“It’s about good communication.” How often have we heard this wisdom when it comes to personal or professional situations? We have all experienced how a failure to communicate can derail a situation or relationship because our messages were misunderstood or misspoken. Continue reading
According to recent study, there was a strong connection between the severity and intensity of morning symptoms (including pain and stiffness) and measures of disease activity in the lives of those living with rheumatoid arthritis (RA). Below are the findings from the study:
- Relation between the severity of morning stiffness and intensity of morning pain and measures of disease activity = Pearson correlation of 0.91 (P<0.001)
- Relation between the duration and severity of morning stiffness and the Disease Activity Score at 28 joints (DAS28) and the American College of Rheumatology -20 score (ACR20) = Pearson correlation of 0.50 (P<0.001)
- Duration of morning stiffness and intensity of morning pain – Pearson correlation of 0.46 (P<0.001)
- Pain on waking as measured in patient diaries and at a clinic visits as part of the ACR assessment – Pearson correlation of 0.69 (P<0.0001)
The Canadian Institute for the Relief of Pain and Disability (CIRPD), in collaboration with Work: A Journal of Prevention, Assessment and Rehabilitation, will be hosting a free webinar tomorrow at 11:00am PST, 2:00pm EST. The Manager Involvement in Work Re-Integration webinar will feature Dr. Karin Maiwald, who will be presenting a study into the managers’ experiences with return-to-work policy in a Canadian setting. Continue reading
The Canadian Institute for the Relief of Pain and Disability will be hosting, as part of their Chronic Pain Webinar Series, The Stanford Chronic Pain Self-Management Program (CPSMP): International Perspectives on Thursday, November 20 at 8:30am PST.
The CPSMP is a two-and-a-half hour workshop given once a week, for six weeks, in community settings such as senior centers, churches, libraries and hospitals. The workshop covers the following topics: Continue reading
The Fall season is great for exploring food choices. With seasonal holidays like Thanksgiving, Halloween and Christmas, it is easy to fall off the healthy eating wagon while creating the perfect holiday dish. Here are some fun facts to consider before you prep your next meal.
In a recent article on WebMD, it is noted that scientists define fruit as the part of a plant that develops from a flower and has seeds. It means that bell peppers, squash, cucumbers and pumpkins are considered fruits. Did you also know that one green pepper contains 176 percent of your daily needs for vitamin C? Red and yellow peppers can double that number. A citrus fruit, like the orange, contains just 75 percent of your daily vitamin C requirement. Sweet peppers are also rich sources of vitamin B6 and folate.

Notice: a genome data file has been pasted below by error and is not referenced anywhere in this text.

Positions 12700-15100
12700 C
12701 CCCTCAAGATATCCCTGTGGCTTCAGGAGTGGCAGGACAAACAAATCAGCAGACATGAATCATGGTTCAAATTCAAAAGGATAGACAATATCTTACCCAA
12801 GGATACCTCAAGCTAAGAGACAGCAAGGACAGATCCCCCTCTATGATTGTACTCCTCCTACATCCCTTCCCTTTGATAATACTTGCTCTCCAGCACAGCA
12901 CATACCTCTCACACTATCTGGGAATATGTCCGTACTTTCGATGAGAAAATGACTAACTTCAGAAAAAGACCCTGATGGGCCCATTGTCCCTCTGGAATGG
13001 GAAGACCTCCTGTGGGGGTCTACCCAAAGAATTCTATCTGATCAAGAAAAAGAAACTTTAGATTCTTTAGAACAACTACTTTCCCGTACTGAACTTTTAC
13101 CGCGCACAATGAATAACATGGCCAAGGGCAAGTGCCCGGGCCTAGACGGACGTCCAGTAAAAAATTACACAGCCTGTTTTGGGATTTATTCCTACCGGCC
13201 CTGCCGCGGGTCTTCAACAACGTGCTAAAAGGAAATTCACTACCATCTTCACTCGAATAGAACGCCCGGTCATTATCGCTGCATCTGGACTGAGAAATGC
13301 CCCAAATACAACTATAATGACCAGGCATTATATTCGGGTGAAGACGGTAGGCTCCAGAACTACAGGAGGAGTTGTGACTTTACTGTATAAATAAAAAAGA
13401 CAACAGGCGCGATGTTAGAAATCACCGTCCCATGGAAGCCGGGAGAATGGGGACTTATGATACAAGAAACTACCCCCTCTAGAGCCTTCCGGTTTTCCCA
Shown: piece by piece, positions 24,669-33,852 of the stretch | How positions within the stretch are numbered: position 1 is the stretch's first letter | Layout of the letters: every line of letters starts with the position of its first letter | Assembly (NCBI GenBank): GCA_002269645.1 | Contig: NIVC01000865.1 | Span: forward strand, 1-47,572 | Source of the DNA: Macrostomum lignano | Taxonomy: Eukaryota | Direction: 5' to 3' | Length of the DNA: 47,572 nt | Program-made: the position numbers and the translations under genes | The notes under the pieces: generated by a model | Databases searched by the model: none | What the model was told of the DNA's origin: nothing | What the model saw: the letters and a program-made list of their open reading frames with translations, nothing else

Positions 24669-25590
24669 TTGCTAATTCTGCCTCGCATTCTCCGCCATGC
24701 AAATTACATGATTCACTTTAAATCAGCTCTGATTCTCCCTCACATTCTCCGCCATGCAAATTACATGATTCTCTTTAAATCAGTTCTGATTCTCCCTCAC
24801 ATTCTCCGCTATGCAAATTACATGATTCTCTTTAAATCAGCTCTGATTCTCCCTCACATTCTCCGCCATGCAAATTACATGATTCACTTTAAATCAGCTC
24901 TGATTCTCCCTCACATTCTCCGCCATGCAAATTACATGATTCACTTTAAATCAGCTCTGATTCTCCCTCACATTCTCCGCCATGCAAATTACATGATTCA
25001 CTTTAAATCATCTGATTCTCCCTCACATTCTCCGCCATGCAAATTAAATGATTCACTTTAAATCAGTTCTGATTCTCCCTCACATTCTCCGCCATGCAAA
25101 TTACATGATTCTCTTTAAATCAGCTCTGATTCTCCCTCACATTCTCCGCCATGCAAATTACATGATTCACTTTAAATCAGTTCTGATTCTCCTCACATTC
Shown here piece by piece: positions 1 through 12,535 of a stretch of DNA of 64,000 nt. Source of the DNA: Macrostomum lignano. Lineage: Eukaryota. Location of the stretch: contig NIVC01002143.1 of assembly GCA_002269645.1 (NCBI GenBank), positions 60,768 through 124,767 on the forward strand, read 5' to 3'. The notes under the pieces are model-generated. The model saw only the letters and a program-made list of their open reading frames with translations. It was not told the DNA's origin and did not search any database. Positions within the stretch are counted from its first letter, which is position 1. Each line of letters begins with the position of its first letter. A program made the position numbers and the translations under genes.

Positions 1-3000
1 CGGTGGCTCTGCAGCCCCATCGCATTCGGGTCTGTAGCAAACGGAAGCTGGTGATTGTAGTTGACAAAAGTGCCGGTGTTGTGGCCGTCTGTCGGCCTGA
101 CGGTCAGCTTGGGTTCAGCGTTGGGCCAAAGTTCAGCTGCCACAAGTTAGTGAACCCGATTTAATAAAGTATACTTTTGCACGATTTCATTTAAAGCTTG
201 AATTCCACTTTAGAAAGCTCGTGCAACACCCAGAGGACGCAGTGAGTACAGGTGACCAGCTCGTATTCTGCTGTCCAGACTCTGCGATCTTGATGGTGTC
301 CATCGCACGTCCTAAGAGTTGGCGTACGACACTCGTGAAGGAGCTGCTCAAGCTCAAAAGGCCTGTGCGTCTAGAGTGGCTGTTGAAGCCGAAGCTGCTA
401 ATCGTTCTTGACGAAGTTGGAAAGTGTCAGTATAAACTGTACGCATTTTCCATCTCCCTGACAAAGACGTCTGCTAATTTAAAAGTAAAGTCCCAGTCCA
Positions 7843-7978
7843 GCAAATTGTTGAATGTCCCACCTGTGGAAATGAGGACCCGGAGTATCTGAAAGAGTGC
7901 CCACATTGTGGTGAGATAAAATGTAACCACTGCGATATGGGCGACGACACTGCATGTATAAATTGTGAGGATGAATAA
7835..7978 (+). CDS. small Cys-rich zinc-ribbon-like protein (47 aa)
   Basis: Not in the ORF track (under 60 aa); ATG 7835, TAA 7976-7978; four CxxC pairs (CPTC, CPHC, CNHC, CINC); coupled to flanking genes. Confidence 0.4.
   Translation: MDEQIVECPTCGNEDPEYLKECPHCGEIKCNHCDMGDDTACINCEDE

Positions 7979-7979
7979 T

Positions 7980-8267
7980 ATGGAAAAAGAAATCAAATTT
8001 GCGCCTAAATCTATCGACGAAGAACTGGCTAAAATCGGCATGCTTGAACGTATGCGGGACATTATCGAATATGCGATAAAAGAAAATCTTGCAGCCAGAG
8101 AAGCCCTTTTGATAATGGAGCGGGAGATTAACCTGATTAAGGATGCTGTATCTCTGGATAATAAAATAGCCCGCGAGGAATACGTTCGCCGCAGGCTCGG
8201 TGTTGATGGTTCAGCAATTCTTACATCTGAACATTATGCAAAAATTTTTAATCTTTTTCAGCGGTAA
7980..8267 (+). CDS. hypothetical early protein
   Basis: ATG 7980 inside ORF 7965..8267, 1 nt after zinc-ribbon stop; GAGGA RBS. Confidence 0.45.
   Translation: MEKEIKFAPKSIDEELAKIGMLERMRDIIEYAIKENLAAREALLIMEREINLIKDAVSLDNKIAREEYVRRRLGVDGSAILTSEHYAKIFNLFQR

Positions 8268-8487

Bananas are berries because it is a fruit that develops from a single flower and a single ovary (the female part of a flower). In a similar fashion, grapes and kiwis are also berries. Bananas are rich in potassium and the arthritis-fighting vitamin B6, folate, and vitamin C. They are also a source of soluble fiber, which helps you lose weight by making you feel full without adding calories.
In their Fall issue, The Open Journal of Occupational Therapy featured an article titled “Occupation and the Artist: Sculpting the Illness Experience” on a person that is a favourite in the arthritis and art community – Otto Kamensek. In the article, Otto shares what his exhibit “Glimmer of Hope” means to him.
“Glimmer of Hope” is a visual journal of the pain Otto has experienced throughout his life with Juvenile Rheumatoid Arthritis (JRA). It illustrates the changes and sensations that have occurred in his body. Throughout his work, he uses symbolism to represent the types of pain he experiences and where it occurs in his joints. Lightning bolts represent flashes of pain, needles represent sharp pain, melted down nails represent festering pain, and elongated pyramids represent monumental pain. His sculpture also depicts scars from hip and knee replacements, muscle wasting, and physical changes in the feet and hands.